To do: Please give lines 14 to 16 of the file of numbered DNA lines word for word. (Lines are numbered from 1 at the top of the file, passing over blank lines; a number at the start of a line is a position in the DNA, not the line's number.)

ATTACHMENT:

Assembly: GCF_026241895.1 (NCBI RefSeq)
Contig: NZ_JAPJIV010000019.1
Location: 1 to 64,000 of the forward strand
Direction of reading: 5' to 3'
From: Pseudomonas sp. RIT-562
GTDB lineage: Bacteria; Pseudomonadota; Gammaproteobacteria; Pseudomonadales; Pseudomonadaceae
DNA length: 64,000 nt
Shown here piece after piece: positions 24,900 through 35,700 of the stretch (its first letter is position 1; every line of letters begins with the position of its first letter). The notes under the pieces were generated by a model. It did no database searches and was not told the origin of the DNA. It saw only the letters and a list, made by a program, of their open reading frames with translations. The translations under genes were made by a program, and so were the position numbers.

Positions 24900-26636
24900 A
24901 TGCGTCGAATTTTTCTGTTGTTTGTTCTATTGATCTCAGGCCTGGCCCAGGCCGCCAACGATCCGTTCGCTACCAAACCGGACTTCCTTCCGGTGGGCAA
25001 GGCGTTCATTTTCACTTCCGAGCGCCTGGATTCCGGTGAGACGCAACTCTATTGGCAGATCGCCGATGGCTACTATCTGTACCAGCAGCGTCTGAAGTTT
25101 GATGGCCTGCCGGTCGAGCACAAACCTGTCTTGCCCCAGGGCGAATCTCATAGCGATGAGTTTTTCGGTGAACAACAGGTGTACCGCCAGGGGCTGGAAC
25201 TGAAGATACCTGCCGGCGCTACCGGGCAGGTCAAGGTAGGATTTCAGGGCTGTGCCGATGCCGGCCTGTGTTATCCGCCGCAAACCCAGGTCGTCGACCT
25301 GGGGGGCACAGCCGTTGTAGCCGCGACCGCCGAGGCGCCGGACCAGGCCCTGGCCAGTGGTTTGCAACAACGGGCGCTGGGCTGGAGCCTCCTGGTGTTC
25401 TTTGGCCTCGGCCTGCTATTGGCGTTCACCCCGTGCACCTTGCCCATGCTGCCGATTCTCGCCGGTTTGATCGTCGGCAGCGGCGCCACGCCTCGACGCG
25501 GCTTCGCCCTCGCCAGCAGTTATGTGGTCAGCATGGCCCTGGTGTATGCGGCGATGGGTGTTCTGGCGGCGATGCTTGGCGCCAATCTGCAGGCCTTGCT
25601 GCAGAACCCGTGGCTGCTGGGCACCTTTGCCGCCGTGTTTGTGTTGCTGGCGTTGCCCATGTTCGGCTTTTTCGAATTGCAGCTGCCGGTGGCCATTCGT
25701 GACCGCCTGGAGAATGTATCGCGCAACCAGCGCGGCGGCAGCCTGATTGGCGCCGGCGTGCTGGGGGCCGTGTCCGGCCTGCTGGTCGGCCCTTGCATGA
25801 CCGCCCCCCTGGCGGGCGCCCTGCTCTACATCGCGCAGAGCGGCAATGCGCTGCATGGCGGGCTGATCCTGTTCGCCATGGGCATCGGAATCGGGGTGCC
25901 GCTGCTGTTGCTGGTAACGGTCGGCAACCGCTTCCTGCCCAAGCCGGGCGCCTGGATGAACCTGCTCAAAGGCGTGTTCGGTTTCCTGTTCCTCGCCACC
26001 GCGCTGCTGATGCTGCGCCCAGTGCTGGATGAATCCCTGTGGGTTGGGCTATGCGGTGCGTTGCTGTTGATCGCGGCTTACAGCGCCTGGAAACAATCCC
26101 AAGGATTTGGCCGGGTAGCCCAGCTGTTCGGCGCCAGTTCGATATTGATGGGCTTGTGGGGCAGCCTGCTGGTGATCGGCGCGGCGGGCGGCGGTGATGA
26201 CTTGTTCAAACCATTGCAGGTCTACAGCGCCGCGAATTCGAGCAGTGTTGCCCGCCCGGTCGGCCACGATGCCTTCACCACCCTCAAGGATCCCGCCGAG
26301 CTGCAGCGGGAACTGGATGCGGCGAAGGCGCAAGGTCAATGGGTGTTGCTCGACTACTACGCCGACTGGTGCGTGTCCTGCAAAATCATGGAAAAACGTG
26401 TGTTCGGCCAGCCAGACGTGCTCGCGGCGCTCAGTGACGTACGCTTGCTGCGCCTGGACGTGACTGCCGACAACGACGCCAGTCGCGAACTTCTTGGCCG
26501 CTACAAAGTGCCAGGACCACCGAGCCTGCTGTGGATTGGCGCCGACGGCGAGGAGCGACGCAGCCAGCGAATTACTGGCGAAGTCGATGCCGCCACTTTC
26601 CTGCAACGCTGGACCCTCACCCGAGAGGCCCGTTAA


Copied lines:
25201 TGAAGATACCTGCCGGCGCTACCGGGCAGGTCAAGGTAGGATTTCAGGGCTGTGCCGATGCCGGCCTGTGTTATCCGCCGCAAACCCAGGTCGTCGACCT
25301 GGGGGGCACAGCCGTTGTAGCCGCGACCGCCGAGGCGCCGGACCAGGCCCTGGCCAGTGGTTTGCAACAACGGGCGCTGGGCTGGAGCCTCCTGGTGTTC
25401 TTTGGCCTCGGCCTGCTATTGGCGTTCACCCCGTGCACCTTGCCCATGCTGCCGATTCTCGCCGGTTTGATCGTCGGCAGCGGCGCCACGCCTCGACGCG